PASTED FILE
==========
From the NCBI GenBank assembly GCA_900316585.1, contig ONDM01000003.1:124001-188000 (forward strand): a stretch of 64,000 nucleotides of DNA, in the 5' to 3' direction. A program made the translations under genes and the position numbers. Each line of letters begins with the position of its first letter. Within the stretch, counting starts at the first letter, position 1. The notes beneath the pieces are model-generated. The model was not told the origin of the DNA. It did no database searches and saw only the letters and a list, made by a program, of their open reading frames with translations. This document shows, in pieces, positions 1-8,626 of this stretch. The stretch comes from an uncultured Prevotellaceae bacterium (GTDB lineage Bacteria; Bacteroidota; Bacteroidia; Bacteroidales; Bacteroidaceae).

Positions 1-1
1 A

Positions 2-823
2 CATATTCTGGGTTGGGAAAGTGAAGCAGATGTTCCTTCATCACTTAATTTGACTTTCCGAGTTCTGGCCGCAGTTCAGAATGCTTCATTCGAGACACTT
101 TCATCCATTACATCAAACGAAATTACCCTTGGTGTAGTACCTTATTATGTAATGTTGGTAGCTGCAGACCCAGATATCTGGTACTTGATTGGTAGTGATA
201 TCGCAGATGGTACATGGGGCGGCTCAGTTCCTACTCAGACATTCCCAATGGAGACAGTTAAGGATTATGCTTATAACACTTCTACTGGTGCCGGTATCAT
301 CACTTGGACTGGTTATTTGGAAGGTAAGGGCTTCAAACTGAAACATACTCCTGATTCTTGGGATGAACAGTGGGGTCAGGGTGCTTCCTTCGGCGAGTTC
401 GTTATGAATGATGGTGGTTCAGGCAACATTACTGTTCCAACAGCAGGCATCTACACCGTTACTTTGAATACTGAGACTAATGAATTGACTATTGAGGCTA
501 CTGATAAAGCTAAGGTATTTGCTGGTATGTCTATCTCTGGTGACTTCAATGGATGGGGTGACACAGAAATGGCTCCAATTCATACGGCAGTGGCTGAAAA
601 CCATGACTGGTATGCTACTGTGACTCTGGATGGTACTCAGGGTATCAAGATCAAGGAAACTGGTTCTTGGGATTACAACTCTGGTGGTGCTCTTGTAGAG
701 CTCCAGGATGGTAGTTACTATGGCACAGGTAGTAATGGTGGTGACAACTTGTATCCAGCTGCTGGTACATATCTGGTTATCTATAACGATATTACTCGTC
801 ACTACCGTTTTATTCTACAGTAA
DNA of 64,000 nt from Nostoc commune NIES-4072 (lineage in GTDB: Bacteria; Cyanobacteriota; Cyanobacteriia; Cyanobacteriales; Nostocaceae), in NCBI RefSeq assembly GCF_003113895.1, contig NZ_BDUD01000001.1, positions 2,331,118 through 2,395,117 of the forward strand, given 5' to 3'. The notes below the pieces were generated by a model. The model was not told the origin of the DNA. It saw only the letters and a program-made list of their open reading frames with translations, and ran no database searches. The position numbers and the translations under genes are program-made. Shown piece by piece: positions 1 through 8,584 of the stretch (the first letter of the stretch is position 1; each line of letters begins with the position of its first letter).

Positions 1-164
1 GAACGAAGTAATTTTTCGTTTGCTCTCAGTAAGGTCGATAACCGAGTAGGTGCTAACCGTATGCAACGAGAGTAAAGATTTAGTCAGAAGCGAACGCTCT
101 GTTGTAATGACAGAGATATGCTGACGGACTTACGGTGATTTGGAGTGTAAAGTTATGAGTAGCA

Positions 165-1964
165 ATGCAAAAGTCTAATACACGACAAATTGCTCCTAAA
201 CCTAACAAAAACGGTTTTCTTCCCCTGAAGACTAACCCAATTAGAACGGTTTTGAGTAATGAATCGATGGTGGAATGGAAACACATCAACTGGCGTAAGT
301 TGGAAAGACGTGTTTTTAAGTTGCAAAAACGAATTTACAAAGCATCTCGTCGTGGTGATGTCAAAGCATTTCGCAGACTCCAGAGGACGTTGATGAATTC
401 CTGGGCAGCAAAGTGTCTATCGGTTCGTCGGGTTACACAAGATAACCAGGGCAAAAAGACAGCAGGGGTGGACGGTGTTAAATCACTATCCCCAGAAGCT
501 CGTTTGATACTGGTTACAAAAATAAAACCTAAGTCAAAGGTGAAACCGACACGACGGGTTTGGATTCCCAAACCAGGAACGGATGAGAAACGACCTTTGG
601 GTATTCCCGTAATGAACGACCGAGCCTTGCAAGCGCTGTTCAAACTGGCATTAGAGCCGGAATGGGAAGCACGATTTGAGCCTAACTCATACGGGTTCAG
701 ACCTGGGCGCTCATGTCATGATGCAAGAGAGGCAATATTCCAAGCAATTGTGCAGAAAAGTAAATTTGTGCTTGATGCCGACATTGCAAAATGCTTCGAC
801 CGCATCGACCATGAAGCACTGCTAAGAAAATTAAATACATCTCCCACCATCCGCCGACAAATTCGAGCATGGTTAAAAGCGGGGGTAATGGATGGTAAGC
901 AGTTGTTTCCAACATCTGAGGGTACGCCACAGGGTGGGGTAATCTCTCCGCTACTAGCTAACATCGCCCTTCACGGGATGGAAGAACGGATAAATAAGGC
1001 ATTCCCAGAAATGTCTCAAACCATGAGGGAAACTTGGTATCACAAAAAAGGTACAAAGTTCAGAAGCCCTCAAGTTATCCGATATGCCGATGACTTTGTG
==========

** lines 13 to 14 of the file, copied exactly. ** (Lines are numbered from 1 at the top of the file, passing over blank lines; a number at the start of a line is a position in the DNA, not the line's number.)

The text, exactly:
801 ACTACCGTTTTATTCTACAGTAA
DNA of 64,000 nt from Nostoc commune NIES-4072 (lineage in GTDB: Bacteria; Cyanobacteriota; Cyanobacteriia; Cyanobacteriales; Nostocaceae), in NCBI RefSeq assembly GCF_003113895.1, contig NZ_BDUD01000001.1, positions 2,331,118 through 2,395,117 of the forward strand, given 5' to 3'. The notes below the pieces were generated by a model. The model was not told the origin of the DNA. It saw only the letters and a program-made list of their open reading frames with translations, and ran no database searches. The position numbers and the translations under genes are program-made. Shown piece by piece: positions 1 through 8,584 of the stretch (the first letter of the stretch is position 1; each line of letters begins with the position of its first letter).